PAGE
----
In four years’ time, the Qatar World Cup will be under way.
The Gulf state’s hosting has been mired in controversy since Fifa’s shock decision to award it the tournament in 2010.
From being the first World Cup staged in the winter, to whether fans can drink alcohol, here is what we know so far about Qatar 2022.
When is it taking place?
The tournament will start on 21 November, with the final on 18 December – the national day of Qatar.
One solution for Europe’s leagues could be to bring forward their winter break.
Qatar’s World Cup will be across 28 days, four fewer than the 32 of Russia 2018.
There could be 16 more teams in 2022 – with proposals to expand the tournament from 32 to 48. However, Uefa president Aleksander Ceferin says such a plan could create “many problems”.
What time will the games kick off?
Fifa is yet to decide.
Qatar is three hours ahead of the UK, and kick-off times should be favourable for those watching on television.
“More than three billion fans across Asia and Europe will benefit from prime-time viewing during the tournament thanks to convenient kick-off times,” Qatar’s supreme committee for delivery and legacy (SC) said.
How hot will it be?
Hopefully a lot cooler than had it been held in the summer, when temperatures can reach 40C.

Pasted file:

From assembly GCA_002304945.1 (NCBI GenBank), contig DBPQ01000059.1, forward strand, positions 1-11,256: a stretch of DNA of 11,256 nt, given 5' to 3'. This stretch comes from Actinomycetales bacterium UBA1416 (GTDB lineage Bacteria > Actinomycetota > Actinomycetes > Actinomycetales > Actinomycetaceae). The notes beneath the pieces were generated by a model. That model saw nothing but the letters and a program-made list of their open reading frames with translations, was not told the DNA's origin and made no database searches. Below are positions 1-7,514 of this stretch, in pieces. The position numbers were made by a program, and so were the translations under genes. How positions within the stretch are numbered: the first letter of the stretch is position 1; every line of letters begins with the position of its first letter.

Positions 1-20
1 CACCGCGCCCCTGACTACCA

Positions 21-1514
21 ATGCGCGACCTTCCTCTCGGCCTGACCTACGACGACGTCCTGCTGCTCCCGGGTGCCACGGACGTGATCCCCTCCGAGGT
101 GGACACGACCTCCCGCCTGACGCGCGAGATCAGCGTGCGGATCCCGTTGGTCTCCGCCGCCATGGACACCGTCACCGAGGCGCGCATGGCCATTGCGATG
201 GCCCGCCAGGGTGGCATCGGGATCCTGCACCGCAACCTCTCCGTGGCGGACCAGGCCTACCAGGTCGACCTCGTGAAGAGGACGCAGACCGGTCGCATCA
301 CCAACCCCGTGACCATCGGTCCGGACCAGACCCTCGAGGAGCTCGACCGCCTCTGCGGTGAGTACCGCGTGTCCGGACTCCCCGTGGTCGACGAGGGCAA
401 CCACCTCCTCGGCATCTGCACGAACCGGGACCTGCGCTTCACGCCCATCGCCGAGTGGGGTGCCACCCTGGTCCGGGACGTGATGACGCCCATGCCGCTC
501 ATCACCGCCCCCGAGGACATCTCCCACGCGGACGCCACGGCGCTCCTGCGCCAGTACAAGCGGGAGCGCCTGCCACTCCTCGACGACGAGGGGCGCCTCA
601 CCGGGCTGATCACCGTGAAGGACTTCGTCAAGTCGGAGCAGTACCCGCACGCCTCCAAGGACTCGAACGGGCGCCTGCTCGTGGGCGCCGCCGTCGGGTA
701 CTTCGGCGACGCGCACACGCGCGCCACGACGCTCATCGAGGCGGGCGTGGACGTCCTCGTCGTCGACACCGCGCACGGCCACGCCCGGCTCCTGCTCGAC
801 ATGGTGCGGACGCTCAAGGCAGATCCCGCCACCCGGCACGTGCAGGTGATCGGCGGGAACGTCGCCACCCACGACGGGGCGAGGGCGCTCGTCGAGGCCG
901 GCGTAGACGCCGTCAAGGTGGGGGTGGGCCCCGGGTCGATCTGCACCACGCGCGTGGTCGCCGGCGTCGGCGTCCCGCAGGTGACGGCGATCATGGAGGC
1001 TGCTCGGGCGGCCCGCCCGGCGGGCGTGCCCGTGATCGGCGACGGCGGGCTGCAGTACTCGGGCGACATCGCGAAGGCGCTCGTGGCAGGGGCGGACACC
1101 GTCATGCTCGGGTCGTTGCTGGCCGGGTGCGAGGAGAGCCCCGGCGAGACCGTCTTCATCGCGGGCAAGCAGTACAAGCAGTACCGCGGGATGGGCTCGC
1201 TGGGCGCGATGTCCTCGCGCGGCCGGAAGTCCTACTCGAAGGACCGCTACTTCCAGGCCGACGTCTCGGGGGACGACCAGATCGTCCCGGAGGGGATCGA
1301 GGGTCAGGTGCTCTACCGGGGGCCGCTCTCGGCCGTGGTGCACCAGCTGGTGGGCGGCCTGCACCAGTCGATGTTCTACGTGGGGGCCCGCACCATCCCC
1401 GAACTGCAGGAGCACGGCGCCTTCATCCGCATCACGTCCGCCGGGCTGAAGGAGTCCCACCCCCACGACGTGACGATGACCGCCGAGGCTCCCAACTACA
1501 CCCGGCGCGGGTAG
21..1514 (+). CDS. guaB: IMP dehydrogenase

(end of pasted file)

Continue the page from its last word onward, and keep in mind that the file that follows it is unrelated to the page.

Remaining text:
The SC says the average temperature will be 18-24C, and will be “perfect” for players and fans.
Can fans drink?
“Alcohol is not part of Qatari culture,” the SC told BBC Sport, and it is illegal to drink alcohol in public and be drunk in public there.
Alcohol is available in hotels, and that will be the case at the World Cup. It will also be on sale in other “designated areas”. What those areas are is yet to be decided, though organisers are planning fan parks.
It will be up to Fifa to decide if alcohol will be available in stadiums.
How easy will it be to attend?
Organisers are considering a similar scheme to the Fan ID that was used in Russia, which provided visa-free entry to the country.
Nationals from a total of 80 countries can already take advantage of visa-free entry.
Can LGBT fans attend?
Though homosexuality is illegal in Qatar, the SC said “everyone will become welcome in 2022” – but it is not clear how the current law will be applied.
An SC spokesperson said: “Qatar has hosted numerous major international sporting events where every fan has felt welcome and safe. The World Cup will be no different.”
Where are the stadiums?
With the longest distance between stadiums the 34 miles (55km) between Al Bayt Stadium-Al Khor City and Al Wakrah Stadium, organisers are considering offering packages enabling fans to attend two group-stage matches on the same day.
The shortest distance between stadiums is just three miles – from Al Rayyan Stadium to Education City Stadium.
Are they finished?
The 40,000-seater Khalifa International Stadium, situated eight miles from Doha, has been redeveloped and is the only one open – it will host the World Athletics Championships next year.